ACLU demands South Carolina allow men to change names on licenses

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COLUMBIA — A civil rights organization is demanding South Carolina make it as easy for men who change their names when they get married to get new driver’s licenses as it does for women.

Jason Scott Clary Baize, of Travelers Rest, took his wife’s name after the couple married in June. He took a new Social Security card with his changed name and his marriage license to the Department of Motor Vehicles office in Greenville, according to a letter written Thursday by the American Civil Liberties Union.

DMV workers turned him down, even though he had the same proof that women need when they want to change their licenses after taking their husband’s last name, the ACLU said.

Instead, the DMV said he needed to get a court order to change his name, which would cost at least $150, the group said.

The ACLU gave the DMV 10 days to agree to apply the same name change rules to everyone and assure the organization it would train its employees to handle people of both genders the same way. The organization got Mississippi to treat husbands and wives the same after a similar complaint last month. The letter did not say what the ACLU could do if the DMV refuses.

DMV spokeswoman Beth Parks had not seen the letter Friday afternoon, and the agency didn’t have an immediate response.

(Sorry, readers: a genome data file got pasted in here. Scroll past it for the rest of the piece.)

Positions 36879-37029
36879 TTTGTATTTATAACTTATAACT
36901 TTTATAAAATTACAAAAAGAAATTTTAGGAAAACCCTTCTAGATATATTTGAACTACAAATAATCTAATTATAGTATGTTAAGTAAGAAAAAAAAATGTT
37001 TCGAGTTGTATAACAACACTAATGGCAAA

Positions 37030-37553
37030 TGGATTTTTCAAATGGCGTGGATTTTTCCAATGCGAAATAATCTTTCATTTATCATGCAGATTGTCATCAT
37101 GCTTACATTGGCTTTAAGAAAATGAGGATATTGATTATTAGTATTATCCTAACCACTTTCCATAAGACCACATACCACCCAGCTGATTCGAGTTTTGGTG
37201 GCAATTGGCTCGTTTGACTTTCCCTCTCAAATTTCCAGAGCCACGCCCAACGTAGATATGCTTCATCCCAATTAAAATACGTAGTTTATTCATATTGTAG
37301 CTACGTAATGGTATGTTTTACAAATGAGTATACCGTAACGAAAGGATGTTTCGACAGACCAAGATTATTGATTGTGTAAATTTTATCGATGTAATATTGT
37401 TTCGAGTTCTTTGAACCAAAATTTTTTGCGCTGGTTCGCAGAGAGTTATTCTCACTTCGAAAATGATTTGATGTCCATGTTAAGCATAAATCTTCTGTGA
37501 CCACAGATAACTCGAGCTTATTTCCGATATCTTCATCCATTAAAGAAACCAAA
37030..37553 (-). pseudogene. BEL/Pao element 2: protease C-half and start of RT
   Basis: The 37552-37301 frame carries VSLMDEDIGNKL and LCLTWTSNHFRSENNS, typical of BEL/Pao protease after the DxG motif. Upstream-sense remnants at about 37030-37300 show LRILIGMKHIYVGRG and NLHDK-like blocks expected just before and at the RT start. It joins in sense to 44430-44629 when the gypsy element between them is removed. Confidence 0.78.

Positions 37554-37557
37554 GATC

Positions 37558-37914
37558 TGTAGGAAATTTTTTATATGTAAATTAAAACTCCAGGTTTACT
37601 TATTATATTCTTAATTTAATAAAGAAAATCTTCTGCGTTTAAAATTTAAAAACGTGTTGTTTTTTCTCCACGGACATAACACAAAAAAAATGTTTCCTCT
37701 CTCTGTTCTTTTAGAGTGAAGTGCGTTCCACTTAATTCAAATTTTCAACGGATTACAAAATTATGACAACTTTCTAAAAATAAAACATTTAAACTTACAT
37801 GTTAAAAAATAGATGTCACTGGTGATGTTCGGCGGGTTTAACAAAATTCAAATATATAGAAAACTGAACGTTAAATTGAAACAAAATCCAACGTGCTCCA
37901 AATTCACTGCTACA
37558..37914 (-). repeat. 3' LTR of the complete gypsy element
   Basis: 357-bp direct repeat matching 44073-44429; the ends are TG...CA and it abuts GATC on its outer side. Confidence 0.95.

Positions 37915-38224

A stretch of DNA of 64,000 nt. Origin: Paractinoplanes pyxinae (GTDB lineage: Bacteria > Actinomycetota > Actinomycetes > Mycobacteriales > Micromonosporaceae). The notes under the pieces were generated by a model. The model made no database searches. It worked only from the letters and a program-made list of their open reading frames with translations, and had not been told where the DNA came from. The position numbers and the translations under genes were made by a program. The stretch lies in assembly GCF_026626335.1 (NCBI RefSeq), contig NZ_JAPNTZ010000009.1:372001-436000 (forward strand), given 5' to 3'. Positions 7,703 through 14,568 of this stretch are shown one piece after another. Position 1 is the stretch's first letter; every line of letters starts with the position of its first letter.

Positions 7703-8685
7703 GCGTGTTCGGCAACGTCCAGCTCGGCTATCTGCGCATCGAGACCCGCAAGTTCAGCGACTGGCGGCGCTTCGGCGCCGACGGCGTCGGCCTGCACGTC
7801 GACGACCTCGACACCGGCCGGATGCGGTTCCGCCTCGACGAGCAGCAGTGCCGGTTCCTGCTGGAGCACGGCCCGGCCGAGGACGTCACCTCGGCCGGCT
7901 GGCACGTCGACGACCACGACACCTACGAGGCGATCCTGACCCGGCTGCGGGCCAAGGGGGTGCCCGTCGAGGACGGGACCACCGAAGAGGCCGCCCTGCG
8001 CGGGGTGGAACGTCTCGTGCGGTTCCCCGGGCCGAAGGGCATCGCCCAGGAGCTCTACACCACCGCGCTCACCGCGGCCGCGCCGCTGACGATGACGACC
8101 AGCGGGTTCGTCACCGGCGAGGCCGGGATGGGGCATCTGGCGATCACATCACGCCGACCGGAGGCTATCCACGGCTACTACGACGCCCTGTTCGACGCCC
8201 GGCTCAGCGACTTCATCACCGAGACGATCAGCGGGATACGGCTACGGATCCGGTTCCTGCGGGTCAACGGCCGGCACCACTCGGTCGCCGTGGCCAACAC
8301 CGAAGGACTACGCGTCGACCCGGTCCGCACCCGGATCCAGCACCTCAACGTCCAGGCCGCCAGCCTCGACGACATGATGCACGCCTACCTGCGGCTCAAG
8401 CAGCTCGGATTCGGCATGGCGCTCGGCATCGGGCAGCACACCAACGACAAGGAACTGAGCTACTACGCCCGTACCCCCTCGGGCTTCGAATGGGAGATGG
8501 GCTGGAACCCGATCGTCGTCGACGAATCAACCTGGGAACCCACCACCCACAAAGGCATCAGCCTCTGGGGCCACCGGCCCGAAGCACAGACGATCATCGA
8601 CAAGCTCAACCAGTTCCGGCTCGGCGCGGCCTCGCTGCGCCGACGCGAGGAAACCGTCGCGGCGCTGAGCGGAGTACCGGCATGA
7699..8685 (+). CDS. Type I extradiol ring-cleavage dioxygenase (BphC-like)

The letter said it is critical that the DMV allow Baize to change his name on his driver’s license because he has already changed it with the Social Security Administration. Otherwise, the organization said, Baize might have trouble voting or when he shows his ID at airports or courthouses.

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Little Lamb
Little Lamb 10/06/12 - 06:55 am

From the story:

Baize might have trouble voting or when he shows his ID at airports or courthouses.

In the first place, the courts have not yet approved South Carolina's new voter I.D. law, so he will not have trouble voting in 2012. In the second place, even when the courts finally get around to approving South Carolina's voter I.D. law, he still will not have a problem voting. That is because the name on the driver's license does not have to match the name on the list of registered voters. The whole reason for picture I.D. is for the poll worker to verify that the person standing before them is the person on the list. All you have to match up is the face standing before you with the face in the picture.

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